The same thing happened with The Blue Tail. I knew what I wanted, but I wasn't able to convey my ideas very successfully to Mario or our cover artist, so I wasn't getting the cover art I wanted. I decided to start taking some photographs of mermaid tails and see what I could come up with. I had a green mermaid ornament. I put her on a green Fiesta plate. I took many shots. I found a couple I liked and then I changed their color to blue. Once again I loved the cover.
This happened again and again. I'd come up with a cover idea, and I was able to create the art myself and then Mario was able to design the cover. This was so freeing, especially since I had had some covers I was quite displeased with on books that had been published by major publishers.
We also found some proofreaders to help us with production. I loved being able to pay people to work with us. I have always wanted to have a business where I could help support my community members. Unfortunately, we just weren't making enough money (yet) to continue to pay for cover art or proofreading. Fortunately, someone who does proofreading at her work offered to help us (for free!), plus Mario and I continued to proofread. Since I've found typos and copyediting mistakes in all of my previously published books, I figured the three of us proofing each novel couldn't do any worse.
As I wrote in "The Making of an Indie Writer," I began to love writing and publishing again. I stopped worrying about the length of my novels. I tend to write shorter novels. Since Green Snake Publishing doesn't care about length, I could write a long or a short novel, depending on what the story merited.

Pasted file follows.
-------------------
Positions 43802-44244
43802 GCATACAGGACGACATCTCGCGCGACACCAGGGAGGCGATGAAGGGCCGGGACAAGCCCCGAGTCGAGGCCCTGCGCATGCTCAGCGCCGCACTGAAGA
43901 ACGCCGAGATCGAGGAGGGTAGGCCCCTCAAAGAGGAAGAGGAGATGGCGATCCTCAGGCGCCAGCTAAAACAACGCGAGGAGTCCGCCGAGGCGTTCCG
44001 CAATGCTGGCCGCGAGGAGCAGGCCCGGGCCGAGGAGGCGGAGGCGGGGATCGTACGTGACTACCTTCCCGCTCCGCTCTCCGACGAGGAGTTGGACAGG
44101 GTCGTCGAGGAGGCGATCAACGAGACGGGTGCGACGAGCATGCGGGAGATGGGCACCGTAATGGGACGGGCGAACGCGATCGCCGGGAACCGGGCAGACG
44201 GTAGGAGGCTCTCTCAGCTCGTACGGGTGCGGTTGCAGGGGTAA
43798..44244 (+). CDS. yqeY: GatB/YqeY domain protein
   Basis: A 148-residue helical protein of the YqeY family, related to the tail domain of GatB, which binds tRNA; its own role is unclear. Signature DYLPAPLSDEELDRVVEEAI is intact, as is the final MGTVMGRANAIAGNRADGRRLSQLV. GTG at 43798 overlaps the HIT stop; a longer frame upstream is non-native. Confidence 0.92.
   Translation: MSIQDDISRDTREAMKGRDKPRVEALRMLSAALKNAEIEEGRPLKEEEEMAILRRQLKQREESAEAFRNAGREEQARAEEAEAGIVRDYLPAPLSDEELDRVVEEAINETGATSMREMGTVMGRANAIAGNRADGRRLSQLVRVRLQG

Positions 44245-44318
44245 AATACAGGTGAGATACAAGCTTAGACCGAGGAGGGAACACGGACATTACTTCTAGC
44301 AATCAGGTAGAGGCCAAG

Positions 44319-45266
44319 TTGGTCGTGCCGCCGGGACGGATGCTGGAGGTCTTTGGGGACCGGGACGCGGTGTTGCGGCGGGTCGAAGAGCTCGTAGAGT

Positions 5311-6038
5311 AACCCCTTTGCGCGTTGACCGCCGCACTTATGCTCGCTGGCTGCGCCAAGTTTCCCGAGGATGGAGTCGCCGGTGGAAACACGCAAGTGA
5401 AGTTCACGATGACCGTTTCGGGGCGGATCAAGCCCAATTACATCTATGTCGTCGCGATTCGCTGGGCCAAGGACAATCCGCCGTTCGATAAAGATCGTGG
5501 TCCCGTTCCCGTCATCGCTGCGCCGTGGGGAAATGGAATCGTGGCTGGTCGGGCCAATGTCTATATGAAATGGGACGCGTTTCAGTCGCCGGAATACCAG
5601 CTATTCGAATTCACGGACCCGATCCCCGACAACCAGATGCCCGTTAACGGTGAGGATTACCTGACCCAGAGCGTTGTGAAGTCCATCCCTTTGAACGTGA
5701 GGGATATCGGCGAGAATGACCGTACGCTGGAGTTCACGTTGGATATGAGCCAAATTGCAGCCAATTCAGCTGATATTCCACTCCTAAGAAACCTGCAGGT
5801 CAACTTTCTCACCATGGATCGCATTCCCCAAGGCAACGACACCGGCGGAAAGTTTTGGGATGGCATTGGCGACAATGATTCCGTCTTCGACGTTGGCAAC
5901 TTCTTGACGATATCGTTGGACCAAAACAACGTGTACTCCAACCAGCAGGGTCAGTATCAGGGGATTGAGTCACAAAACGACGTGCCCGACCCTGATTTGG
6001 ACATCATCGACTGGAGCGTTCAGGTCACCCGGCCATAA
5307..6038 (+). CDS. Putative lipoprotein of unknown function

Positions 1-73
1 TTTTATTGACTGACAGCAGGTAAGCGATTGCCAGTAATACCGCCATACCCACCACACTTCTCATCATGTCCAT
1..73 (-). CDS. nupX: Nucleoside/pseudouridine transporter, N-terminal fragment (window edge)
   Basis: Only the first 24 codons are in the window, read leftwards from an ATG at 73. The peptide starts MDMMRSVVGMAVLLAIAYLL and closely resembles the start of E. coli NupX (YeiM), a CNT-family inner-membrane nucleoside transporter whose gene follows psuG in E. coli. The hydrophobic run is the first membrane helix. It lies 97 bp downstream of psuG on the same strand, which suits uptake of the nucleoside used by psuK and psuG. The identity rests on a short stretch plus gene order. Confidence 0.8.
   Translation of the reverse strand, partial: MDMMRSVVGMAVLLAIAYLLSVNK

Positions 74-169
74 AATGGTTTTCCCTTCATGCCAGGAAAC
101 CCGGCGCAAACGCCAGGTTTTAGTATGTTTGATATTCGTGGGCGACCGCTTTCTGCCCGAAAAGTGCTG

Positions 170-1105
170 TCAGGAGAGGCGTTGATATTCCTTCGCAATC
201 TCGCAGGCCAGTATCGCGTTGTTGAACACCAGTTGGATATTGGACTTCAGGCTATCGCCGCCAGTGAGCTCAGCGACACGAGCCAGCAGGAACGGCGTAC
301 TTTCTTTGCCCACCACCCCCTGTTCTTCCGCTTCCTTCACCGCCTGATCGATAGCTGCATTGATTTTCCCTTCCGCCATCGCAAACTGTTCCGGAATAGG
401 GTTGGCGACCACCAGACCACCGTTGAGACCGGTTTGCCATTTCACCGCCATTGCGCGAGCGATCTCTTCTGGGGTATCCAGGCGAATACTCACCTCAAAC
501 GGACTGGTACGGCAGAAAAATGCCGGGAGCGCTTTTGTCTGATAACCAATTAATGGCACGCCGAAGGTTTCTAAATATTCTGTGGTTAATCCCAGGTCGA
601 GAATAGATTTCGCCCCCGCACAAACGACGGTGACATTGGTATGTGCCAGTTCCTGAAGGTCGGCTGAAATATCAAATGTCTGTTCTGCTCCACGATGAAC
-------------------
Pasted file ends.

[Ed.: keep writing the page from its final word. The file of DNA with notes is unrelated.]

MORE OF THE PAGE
I read the novel I had written last winter, The Desert Siren, and loved it. I wrote Butch, a novel I had been wanting to write to years.
My writing life was blossoming again.
And yet in other parts of my life, I was still struggling. I started a permaculture guild in my community, but there was trouble in paradise right away. At first people wanted to be involved, but then hardly anyone was involved. And then when the Occupy movement came to the gorge, some people in the guild got offended by any mention of it and wanted gone, gone, gone from the permaculture guild.
I was thrilled by the Occupy movement. After years of activism, I was exhausted. I didn't feel as though I had ever accomplished much. Seeing a new generation--and all generations--stand up for themselves and the environment was invigorating. I went down to Occupy Portland a few times.
I was also shocked by the invective directed at the Occupy movement. Here we were trying to make our country more democratic, more fair, more equitable for everyone, and so many people were just hateful towards us. I had someone in my own family write, "Let them come down here and we'll put them six feet under." When I pointed out that he was threatening my life, he continued to rant about how "they" should leave and go to another country.
I was appalled by the ignorance. Our country is based in revolution, and pointing out what is wrong has always been a part of who were are as a nation.